Southern Cross University receives new research funding

Published 11 October 2006

A project designed to increase the sale of Australian milk in the Asian market and another promoting innovation in the film music industry are among four Southern Cross University projects to receive national funding through the Australian Research Council.

The other projects which received funding, announced today (October 11) by the Federal Minister for Education, Science and Training, Julie Bishop, are the management of acid sulphate soils and carbon sequestration.

Professor Peter Baverstock said it was a terrific result for the University to receive close to $900,000 out of a very competitive field.

A total of $124.2 million in funding has been awarded to NSW researchers, selected from a record number of 4834 applications, for work to be carried out over the next five years.

Southern Cross University received an ARC Linkage grant of $225,000, to be matched by $180,000 from Norco. It also received a total of $668,000 through the ARC Discovery scheme.

“These are highly competitive grants, and this is our best performance ever in the ARC Discovery scheme. This is strong evidence of our rapidly growing reputation in research across a diverse range of fields,” Professor Baverstock said.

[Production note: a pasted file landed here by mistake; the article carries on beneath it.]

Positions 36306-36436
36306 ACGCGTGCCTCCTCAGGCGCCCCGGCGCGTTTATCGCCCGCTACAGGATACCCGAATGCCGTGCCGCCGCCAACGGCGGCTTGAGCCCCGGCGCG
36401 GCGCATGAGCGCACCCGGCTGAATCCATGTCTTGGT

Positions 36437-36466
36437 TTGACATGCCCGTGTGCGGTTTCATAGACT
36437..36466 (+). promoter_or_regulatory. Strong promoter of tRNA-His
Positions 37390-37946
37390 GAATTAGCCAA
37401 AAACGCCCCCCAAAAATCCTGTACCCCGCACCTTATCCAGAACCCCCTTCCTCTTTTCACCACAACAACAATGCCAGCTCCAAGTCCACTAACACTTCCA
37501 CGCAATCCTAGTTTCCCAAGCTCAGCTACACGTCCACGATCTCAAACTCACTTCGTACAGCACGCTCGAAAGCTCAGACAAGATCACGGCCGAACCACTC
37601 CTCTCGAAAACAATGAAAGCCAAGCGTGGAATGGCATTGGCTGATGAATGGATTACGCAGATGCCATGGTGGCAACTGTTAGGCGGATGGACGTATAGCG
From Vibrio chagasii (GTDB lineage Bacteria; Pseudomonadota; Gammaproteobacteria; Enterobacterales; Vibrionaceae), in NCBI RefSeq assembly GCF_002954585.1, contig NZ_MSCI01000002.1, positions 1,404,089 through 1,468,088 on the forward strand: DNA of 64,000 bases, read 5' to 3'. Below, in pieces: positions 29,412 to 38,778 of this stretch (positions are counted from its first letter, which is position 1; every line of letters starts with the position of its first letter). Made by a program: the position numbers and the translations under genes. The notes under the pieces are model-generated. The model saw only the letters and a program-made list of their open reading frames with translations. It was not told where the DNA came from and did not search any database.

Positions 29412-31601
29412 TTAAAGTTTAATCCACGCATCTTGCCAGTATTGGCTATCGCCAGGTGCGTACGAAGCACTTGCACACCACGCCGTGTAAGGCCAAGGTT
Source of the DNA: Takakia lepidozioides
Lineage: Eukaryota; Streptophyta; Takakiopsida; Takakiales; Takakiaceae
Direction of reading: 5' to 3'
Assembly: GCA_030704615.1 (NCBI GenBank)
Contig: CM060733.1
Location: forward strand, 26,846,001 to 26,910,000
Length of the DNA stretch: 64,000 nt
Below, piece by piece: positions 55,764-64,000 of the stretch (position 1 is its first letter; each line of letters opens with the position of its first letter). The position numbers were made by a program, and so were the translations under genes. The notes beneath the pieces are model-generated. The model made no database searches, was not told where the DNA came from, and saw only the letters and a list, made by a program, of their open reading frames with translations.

An ARC linkage grant of $225,000 has been awarded to Associate Professor Carol Morris, Associate Professor David Leach and Brad Gratzin, of Norco, to study the chemical components that influence the flavour and quality of milk under different pasture management systems.

The project is designed to substantially increase the penetration of Australian milk into the Asian import market for dairy products.

Professor Baverstock said this research had the potential to counteract the decline in dairy farm numbers in Northern NSW, attract new suppliers to the region and stimulate rural community growth.

Dr Jeff Parr has received $255,000 for a project to enhance long-term sequestration of terrestrial carbon. The project will provide benefits including incentives for farmers to improve on-farm soil health and health benefits through the reduction of atmospheric carbon dioxide.

A total of $277,000 has also been allocated under the Discovery scheme to Dr Ed Burton, Dr Richard Bush and Professor Leigh Sullivan, to investigate drainage from acid sulphate soil and the impact on water quality, ecosystem health, agricultural sustainability and fisheries productivity.

“The award of this grant further enhances the reputation of Southern Cross University’s Centre for Acid Sulphate Soils Research (CASSR) as the world leader in this area of research,” Professor Baverstock said.

Dr Rebecca Coyle and Professor Michael Hannan, from Southern Cross University, and Professor Jeff Hayward, from Macquarie University, have received funding of $136,125 for a project designed to improve music production and technology in Australia.

Professor Baverstock said it was particularly pleasing that the University had received funding in the area of the Arts.

“I congratulate all the winners in this round of funding and look forward to the outcome of their research, which will have significant benefits both in this region and at a national level,” he said.

Media contact: Brigid Veale Southern Cross University communications manager, 02 66593006 or 0439 680 748.